Cassava will grow in most soils but it prefers slightly acidic (pH 4.5-6.5), loose or loam soil with good drainage. The tubers shall certainly rot if planted in low-lying areas prone to flooding.

  • Is fertilizer bad for cassava?

    Fertilizer is not bad for cassava. However be sure you use the right fertilizer that supplies the missing nutrition in your soil. Apply fertilizer appropriatelyconsidering the economic return on the variety. In all cases use both organic and inorganic fertilizer to keep your soil sustainable fertile.

  • How do I know the right variety to cultivate?

    Seek expert advice from CAVA II, IITA, State Agricultural Development Programmes and Ministry of Agriculture in your region or district

  • What is the best weeding method for cassava?

    A combination of herbicide and manual weeding is recommended. Apply a glyphosate during land preparation. After planting spray a pre-emergence herbicide. During the growth of the plant use a post emergence herbicide but ensure you avoid spraying the cassava plant.

  • How far apart should I plant the stem?

    • For root production, plant at a spacing of 1m x0.8m
    • For stem multiplication, plant at a spacing of 1m x 0.5m

  • How many cassava stands can I have in a hectare?

    For root production, target to have 12,500 plant stands at planting and minimum of 10,000 plant stands at harvest. For stem production target to have 20,000 plant stands at planting.

  • How long can I keep my cassava in the soil?

    Cassava can be harvested from 10-18 months.

  • If my cassava stays longer in the soil will its starch content get higher?

    Yes starch content will increase exponentially up to 18 months afterwards rot of root may set in. It is recommended that you harvest your cassava between 12-14 months to obtain thebest starch content.

  • Why does my cassava have plenty water and less starch?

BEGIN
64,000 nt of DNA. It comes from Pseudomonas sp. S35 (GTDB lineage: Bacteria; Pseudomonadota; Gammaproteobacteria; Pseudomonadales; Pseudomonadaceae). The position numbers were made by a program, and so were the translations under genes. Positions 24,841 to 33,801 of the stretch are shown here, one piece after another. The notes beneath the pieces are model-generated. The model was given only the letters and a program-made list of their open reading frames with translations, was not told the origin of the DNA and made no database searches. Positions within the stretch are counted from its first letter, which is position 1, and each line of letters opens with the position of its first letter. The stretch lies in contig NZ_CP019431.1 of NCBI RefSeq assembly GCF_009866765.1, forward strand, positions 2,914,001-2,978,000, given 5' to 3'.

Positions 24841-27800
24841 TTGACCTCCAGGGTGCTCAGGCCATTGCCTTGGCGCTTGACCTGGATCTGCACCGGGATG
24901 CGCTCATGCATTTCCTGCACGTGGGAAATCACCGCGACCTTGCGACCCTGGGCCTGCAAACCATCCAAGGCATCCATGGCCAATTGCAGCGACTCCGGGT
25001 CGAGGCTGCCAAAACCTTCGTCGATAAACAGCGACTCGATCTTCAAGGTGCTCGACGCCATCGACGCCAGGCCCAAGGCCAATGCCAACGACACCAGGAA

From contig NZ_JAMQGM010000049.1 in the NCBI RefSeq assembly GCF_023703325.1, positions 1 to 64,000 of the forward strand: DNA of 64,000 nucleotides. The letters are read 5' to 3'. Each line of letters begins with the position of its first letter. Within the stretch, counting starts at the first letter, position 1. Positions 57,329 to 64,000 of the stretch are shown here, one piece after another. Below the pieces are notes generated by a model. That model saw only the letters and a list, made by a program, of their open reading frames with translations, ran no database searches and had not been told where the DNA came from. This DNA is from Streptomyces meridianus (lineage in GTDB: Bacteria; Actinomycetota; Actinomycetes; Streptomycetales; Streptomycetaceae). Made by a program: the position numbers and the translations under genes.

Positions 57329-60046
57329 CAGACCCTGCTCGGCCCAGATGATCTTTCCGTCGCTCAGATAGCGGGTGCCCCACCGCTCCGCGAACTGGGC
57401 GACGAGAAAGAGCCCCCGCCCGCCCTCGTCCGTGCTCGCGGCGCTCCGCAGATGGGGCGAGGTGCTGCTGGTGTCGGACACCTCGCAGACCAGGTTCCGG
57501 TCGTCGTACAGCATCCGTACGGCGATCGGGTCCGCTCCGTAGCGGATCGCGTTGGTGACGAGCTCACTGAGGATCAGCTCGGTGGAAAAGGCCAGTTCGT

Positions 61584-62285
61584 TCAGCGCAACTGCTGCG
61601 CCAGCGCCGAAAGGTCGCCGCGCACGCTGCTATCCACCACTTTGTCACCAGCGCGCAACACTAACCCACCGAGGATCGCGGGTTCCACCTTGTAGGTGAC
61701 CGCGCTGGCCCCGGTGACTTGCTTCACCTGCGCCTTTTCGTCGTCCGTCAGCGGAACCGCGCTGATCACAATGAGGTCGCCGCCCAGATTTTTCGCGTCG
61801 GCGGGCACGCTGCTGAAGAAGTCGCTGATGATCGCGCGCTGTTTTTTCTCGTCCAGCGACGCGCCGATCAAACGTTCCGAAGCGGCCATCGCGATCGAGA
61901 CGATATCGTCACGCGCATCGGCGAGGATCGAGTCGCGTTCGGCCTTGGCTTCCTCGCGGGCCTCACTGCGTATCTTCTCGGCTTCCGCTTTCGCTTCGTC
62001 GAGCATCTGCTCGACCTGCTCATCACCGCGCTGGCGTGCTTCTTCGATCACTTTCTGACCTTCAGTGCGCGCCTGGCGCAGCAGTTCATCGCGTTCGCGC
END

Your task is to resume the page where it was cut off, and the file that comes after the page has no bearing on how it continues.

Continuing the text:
This could be that the:
    • cassava is too young to harvest
    • cassava variety exhibits low dry matter content in that location or environment
    • cassava is harvested at onset of rains
    • cassava is not an early bulking type

  • How do I improve the starch content of my cassava?

    • Grow improved varieties with proven high starch content adapted to our environment
    • Do not harvest at onset of rains

  • After harvesting how long can I keep my cassava without reducing the starch content?

    Process within one day of harvest to get best starch content.

  • Can cassava be left in the ground for storing?

    Yes to some extent not exceeding 24 months; but not advisable because of attack from bests like rodents.

  • How do I preserve my stems?

    • Cassava stems do not store well, maximum of four weeks for best vigour.
    • Leave 10% of your cassava farm un-harvested to provide stems for next season
    • Plant some stems along wet areas

  • I am interested in cassava farming, where do I start from?

    • Develop a business plan.
    • Get quality information on cassava production.
    • Decide what you want to do with the cassava root after is has been produced.If you want to sell fresh root, to who and what price? If you want to process, to what product? And who or where is the market for that product?
    •  Do a market survey and work out clearly outlet for your production or processed product.
    • Then determine the size of the market that you can handle and work backwards to calculate the volume of roots that will be needed to keep the business moving for at least 250 days in a year. Use this rule of thumb:

    For gari 3:1
    For chips 3:1
    For starch 5:1
    For HQCF 4:1

    • For a fresh starter 20-25 tons per hectare growing improved varieties. If you put all these together you can determine the area of land that need to be cultivated and know if you have the financial resource to cultivate it. You may then decide to produce 60% of the requirement and source out 40% to out-growers if root production is not your primary aim.